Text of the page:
The velocity of change coming out of the pandemic is generating new forms of financial and operational risk as companies grapple with inflation, capacity constraints, and supply-chain disruptions. Higher inflation has returned to the United States and the European Union, with volatility in prices for commodities including lumber and steel. To strategize for both the near and long term, companies are wise to establish ‘procurement nerve centres’ that bring together specialists in supply chain, planning, finance, operations, and engineering, reports Katy McLaughlin, senior editor, McKinsey & Company.

She writes, in the next two decades, competition for global influence is likely to reach its highest level since the Cold War. Current tensions are most apparent in the unfolding competition between China and the United States, the homes of 76 of the world’s 100 most valuable companies. To manage geopolitical risk, boards should devote time to big-picture questions. Companies also need to think critically about their corporate narratives and decide whether they are global entities or whether ties to a specific country or region are more important.

The Covid-19 pandemic ushered in the opportunity to rethink how we work. It’s a sea change that occurs less than once in a generation and has the potential to reshape society in countless ways.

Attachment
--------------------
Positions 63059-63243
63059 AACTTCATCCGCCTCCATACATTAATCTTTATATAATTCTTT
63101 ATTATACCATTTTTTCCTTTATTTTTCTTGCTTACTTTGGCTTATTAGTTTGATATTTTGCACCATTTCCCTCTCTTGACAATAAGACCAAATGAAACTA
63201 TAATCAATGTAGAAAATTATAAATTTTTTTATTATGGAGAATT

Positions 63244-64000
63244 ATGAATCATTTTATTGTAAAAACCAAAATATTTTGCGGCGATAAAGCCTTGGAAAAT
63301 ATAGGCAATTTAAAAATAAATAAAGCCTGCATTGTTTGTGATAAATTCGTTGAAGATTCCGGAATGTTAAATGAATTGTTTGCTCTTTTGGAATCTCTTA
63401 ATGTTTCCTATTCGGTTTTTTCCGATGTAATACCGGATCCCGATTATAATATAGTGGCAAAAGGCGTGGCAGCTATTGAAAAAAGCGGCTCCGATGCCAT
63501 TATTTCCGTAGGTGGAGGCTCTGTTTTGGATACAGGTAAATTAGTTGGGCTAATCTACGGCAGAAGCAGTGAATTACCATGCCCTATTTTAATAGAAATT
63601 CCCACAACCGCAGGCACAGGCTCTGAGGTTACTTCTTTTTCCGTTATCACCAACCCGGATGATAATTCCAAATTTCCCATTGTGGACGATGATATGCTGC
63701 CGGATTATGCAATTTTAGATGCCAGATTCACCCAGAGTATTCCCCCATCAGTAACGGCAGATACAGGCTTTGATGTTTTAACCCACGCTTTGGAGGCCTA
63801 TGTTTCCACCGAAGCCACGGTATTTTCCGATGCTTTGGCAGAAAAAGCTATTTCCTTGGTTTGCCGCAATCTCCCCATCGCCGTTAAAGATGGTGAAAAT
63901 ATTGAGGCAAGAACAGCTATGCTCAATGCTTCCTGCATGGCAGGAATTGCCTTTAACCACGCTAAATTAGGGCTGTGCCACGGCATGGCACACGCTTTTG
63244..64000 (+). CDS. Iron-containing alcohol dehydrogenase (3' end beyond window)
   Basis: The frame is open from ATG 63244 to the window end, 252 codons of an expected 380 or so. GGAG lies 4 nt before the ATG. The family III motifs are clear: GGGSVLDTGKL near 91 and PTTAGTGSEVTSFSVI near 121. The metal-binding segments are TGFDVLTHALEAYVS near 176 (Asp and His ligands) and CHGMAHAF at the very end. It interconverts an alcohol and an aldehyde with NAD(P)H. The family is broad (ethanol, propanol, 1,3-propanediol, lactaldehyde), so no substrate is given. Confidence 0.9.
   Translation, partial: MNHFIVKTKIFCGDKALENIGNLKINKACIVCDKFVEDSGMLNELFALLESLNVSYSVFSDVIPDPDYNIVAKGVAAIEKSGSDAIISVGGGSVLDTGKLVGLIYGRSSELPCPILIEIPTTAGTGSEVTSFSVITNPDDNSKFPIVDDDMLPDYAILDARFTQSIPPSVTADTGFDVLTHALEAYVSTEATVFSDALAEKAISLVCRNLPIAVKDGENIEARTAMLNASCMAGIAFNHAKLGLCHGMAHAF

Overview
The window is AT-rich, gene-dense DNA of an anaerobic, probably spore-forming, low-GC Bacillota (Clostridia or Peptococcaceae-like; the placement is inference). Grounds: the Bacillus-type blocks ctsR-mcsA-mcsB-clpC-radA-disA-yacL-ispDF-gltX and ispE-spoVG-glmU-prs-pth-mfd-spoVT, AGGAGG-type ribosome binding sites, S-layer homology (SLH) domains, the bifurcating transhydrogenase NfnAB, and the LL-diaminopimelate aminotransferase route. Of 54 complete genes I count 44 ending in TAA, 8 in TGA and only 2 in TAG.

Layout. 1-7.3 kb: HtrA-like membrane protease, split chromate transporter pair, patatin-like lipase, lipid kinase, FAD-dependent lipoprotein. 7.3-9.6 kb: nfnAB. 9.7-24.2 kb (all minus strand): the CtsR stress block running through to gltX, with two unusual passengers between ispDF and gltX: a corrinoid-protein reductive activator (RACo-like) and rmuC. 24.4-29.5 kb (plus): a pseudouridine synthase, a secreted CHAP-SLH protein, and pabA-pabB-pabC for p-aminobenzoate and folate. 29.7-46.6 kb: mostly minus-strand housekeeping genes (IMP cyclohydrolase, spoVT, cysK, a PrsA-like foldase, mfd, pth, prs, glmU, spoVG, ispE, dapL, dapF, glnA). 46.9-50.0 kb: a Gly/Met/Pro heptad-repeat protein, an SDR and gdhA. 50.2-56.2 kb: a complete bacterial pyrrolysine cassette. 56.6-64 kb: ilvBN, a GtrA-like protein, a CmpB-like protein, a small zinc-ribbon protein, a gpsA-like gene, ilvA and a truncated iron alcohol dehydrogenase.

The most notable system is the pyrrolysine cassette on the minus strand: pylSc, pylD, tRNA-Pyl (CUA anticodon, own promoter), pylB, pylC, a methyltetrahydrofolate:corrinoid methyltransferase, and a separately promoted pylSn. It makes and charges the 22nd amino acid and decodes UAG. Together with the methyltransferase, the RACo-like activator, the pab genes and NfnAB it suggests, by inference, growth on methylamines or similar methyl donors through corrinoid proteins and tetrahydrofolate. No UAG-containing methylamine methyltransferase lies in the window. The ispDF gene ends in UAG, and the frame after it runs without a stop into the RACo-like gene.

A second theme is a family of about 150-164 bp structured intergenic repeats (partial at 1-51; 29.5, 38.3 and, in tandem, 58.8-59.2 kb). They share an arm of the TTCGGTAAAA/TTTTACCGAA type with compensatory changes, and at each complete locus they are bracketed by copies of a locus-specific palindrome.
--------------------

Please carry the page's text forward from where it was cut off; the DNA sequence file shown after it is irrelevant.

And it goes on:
Companies risk alienating their employees—and even losing them—if they refuse to acknowledge the disconnect between how employers and their workers see the future. Employers want to re-establish normality by bringing workers back to the office; employees want far more work-from-home. For employers, the risks are high: recent surveys found 40% of workers globally are considering leaving their current employers by the end of the year. Companies must acknowledge that figuring out a hybrid working model will be a long-term project and require a significant period of testing and learning.

According to McKinsey’s Global Survey on digital strategy (May 2021) technology capabilities will be critical to companies’ Covid-19 exit plans as well as to what comes next.

It claims the importance of digital poses a challenge for company leaders: few are used to engaging with technology, even as it is transforming the requirements of nearly every role and becoming part of everyone’s job. Boards are being asked to communicate to market about their organization’s investments in digital technologies and how that will enable them to keep pace with competitors. CFOs need to make faster decisions on investments in digital technologies. They need to become ‘technology leaders’ rather than ‘enablers’ or ‘obstructors’ at their respective organisations. Only a small subset of organizations is likely to thrive—and even these companies have much more room to strengthen their technology endowments.